Yes. Once bail is set, you can get it reduced. You can either petition the judge who originally set your bail, ask for a reduction at your preliminary hearing, or file a motion with the miscellaneous criminal court judge in the Court of Common Pleas in the county in which the case is listed.
The real question however, is, "will the bail get reduced?"
There are two separate arguments I make for bail reductions when advising my clients. These arguments are simply my opinion and not necessarily driven by any specific law, but they give my clients an idea of whether they actually have a shot to get the bail reduction.
Three factors go to the bail number itself. First, the seriousness of the current offense. Someone arrested for stealing a car should not have as high a bail as someone who is arrested for rape. Second, the defendants prior record of convictions. If one person has ten conviction versus another person who has no prior convictions, this is a huge factor for bail. Third, the likelihood the defendant will appear in court. Do they have previous bench warrants, where do they live, do they have ties to the local community?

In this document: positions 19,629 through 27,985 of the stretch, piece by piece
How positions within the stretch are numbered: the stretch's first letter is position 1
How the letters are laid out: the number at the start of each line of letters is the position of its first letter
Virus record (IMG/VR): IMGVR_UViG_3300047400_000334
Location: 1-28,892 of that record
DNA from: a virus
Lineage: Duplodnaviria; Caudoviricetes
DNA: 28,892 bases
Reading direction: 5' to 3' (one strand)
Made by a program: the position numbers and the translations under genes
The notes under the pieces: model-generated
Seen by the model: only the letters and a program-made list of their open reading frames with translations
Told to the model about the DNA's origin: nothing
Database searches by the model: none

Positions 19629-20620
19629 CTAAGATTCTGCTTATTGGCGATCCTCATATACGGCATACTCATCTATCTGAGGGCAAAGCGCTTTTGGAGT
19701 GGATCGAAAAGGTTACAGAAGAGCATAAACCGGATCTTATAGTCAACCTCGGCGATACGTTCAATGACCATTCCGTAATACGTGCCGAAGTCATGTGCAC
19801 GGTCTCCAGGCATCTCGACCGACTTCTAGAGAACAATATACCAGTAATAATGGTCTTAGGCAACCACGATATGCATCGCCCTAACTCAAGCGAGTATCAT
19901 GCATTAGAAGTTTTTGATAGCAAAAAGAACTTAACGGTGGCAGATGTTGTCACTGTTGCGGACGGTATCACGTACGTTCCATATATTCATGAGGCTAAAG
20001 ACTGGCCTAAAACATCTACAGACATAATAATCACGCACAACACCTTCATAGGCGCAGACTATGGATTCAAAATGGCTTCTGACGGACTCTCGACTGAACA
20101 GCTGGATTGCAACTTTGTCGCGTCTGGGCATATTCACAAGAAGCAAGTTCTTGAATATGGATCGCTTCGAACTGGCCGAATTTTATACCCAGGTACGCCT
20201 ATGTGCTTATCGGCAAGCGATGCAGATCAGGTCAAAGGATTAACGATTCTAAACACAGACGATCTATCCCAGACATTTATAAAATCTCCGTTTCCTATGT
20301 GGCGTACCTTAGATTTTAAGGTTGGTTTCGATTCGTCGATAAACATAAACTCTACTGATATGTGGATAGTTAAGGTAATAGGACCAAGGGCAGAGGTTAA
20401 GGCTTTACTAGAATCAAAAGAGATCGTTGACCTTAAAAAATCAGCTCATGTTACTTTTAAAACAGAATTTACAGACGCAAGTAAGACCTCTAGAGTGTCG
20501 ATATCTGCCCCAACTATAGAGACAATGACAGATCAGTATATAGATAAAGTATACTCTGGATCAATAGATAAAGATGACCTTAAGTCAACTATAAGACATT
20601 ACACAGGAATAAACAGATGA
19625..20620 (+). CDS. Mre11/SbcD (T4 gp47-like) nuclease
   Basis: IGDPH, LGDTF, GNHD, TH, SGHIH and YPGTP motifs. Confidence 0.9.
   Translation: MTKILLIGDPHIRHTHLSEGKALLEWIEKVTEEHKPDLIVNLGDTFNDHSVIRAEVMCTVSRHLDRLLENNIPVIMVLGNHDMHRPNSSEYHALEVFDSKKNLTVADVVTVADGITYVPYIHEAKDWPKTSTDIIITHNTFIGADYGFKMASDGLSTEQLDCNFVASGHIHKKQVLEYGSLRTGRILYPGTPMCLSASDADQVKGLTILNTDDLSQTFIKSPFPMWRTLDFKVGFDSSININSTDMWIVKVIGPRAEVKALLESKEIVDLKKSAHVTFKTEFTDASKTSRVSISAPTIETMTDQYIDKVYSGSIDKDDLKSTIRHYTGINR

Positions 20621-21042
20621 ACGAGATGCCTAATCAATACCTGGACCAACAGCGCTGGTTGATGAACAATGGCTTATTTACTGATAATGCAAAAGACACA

The second issue at a bail reduction is whether there is a change in circumstance. The three prongs I mentioned in the previous paragraph are important to set the bail, but what happens if the charges are rape and the "victim" fails to appear for the preliminary hearing at the first two listings and the judge continues the preliminary hearing for a third time? What if there is no rape kit and no dna collection too? In that instance, I would argue that there is a change in circumstance: the complainant does want to prosecute and commonwealth has no case. At the time the bail was set, the court thought this was going to be a "real" rape prosecution, now this is just a way to get my poor client locked-up for several months with no recourse. Accordingly, the bail should be reduced.